Results: We investigated the influence of phylogenetic noise in large data sets by applying two fundamental strategies, variable site removal and long-branch exclusion, to the phylogenetic analysis of a full plastome alignment of 107 species of Pinus and six Pinaceae outgroups. While high overall phylogenetic resolution resulted from inclusion of all data, three historically recalcitrant nodes remained conflicted with previous analyses. Close investigation of these nodes revealed dramatically different responses to data removal. Whereas topological resolution and bootstrap support for two clades peaked with removal of highly variable sites, the third clade resolved most strongly when all sites were included. Similar trends were observed using long-branch exclusion, but patterns were neither as strong nor as clear. When compared to previous phylogenetic analyses of nuclear loci and morphological data, the most highly supported topologies seen in Pinus plastome analysis are congruent for the two clades gaining support from variable site removal and long-branch exclusion, but in conflict for the clade with highest support from the full data set.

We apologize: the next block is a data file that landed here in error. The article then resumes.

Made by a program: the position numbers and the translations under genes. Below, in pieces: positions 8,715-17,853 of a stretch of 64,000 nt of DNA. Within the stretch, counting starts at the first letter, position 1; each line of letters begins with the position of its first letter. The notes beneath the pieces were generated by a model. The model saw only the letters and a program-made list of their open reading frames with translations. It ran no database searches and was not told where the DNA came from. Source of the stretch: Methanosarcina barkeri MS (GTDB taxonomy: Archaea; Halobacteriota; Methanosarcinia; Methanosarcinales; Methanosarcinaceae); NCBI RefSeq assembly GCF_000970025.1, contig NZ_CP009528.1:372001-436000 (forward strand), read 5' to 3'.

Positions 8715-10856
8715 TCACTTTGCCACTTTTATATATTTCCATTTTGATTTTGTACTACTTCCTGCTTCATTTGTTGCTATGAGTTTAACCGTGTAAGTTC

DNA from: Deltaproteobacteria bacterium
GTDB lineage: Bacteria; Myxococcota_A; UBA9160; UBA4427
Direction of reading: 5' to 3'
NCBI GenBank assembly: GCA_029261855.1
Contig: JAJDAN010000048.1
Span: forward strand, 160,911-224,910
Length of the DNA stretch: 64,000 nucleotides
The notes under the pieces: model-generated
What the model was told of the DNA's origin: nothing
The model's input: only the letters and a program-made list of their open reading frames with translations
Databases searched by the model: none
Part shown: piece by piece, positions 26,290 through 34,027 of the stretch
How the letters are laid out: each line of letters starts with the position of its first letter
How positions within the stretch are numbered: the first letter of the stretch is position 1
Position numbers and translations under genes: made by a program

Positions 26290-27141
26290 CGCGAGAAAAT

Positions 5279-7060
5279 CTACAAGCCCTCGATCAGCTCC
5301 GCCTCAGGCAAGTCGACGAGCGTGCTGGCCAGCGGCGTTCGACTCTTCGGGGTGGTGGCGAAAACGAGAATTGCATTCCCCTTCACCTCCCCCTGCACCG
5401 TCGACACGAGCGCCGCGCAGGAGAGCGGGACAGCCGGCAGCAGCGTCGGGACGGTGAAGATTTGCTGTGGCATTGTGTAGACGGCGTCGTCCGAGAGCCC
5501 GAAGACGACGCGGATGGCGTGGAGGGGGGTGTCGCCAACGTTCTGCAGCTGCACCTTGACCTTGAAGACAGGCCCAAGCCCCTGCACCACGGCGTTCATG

Conclusions: These results suggest that removal of misleading signal in phylogenomic datasets can result not only in increased resolution for poorly supported nodes, but may serve as a tool for identifying erroneous yet highly supported topologies. For Pinus chloroplast genomes, removal of variable sites appears to be more effective than long-branch exclusion for clarifying phylogenetic hypotheses.